My curiosity on this topic peaked when I read this tweet:

 Irene Koehler 

Irene was questioning this chart, found on VAnetworking- a community of 10,000+ people who work online:

Virtual Assistant
Hourly Rate of Pay
Fringe Benefits @ 35%
(Health/Dental/Life Insurance, Retirement Plans)
Overhead Rate @ 50%
(Office Space, Equipment & Office Supply expense, UI Insurance, Worker's Compensation, Overtime Pay, Administration Costs)
Total Effective Rate of Pay
**Hours Per Year
2,080 hrs.
480 hrs.
TOTAL Annual Labour Cost


Is it too good to be true? Can you really save $60,000 by hiring a virtual worker?

My thought: While it's hard to put a value on good work, at some point numbers must be a metric to evaluate value. The chart points to the value of not paying virtual workers benefits or overhead, but the more important value isn't in the cash difference-- it's in the hours. Anyone can get more work done for less money, but getting more work done in less time is valuable.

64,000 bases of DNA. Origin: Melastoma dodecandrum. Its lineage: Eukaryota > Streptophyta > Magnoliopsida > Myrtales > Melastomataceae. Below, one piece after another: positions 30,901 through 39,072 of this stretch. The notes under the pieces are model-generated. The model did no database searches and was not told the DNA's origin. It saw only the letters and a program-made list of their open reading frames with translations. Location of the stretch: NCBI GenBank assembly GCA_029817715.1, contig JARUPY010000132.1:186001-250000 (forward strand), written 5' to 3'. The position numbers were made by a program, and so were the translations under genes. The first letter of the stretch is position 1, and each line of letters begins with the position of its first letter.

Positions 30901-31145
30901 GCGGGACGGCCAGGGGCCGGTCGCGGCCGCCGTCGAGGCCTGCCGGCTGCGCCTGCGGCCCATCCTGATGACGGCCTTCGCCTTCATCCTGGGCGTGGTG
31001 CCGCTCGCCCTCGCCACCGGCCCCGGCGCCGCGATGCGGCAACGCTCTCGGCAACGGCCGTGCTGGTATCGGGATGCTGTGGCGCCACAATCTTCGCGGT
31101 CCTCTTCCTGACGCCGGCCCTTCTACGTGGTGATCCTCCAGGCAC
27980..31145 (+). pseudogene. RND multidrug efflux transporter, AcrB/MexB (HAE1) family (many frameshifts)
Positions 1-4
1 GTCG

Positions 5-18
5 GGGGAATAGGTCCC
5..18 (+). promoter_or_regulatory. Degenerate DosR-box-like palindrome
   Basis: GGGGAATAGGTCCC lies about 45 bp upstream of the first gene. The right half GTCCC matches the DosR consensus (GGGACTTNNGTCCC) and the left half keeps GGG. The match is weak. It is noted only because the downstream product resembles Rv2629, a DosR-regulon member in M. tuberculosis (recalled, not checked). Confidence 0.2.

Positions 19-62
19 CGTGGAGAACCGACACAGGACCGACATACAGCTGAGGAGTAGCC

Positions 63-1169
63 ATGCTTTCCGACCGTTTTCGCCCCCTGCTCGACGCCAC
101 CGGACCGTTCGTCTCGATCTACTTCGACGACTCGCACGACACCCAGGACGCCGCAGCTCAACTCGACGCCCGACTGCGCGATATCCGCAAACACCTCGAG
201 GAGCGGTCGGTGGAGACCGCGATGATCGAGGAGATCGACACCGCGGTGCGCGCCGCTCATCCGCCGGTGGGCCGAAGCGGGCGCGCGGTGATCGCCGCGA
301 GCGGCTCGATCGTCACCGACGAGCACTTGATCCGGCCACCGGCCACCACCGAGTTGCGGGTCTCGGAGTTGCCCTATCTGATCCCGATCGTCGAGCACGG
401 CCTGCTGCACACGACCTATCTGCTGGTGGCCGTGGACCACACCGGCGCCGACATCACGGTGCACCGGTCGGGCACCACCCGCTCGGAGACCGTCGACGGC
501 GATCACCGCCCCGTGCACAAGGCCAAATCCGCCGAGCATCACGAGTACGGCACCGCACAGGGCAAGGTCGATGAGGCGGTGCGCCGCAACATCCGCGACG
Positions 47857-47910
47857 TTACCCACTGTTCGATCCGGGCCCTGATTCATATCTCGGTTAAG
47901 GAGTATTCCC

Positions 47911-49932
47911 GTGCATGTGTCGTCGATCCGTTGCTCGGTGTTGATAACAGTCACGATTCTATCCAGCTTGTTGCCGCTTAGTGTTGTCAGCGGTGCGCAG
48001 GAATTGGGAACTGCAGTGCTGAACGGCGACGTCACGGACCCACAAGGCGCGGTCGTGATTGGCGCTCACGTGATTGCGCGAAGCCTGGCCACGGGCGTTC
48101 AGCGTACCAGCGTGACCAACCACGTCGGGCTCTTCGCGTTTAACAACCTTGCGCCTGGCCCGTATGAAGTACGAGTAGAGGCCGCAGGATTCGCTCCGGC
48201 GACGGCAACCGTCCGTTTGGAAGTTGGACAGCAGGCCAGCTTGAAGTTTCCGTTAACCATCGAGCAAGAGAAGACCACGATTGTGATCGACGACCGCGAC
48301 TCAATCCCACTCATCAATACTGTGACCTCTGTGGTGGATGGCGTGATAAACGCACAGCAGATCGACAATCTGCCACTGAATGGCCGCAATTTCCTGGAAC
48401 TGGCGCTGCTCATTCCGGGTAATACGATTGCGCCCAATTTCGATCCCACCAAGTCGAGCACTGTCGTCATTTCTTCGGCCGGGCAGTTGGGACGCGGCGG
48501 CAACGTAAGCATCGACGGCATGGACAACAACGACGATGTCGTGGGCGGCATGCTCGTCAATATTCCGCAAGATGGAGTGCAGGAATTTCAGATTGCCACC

"No more paying for socializing, hour long lunches or frequent trips to the washroom. Your employee's 8 hour day can be crunched into 3-4 hours with a Virtual Assistant," the VAnetworking article goes on to say.

Virtual workers are held to a strict standard of completing tasks. Once a solid contract is composed, the business can know if the virtual worker is meeting expectations. Virtual workers should have detailed assignments and noted deadlines so they can know what is expected and just do it, thereby saving money and time.

Many virtual workers are skilled in the work they offer and enjoy it, equaling fewer disgruntled workers. Virtual workers also enjoy their flexible hours and home offices, so they are happier and more productive.
My answer is yes, I think virtual workers can save businesses tons of money, but more importantly, they get your work done in a quick, professional and happy way.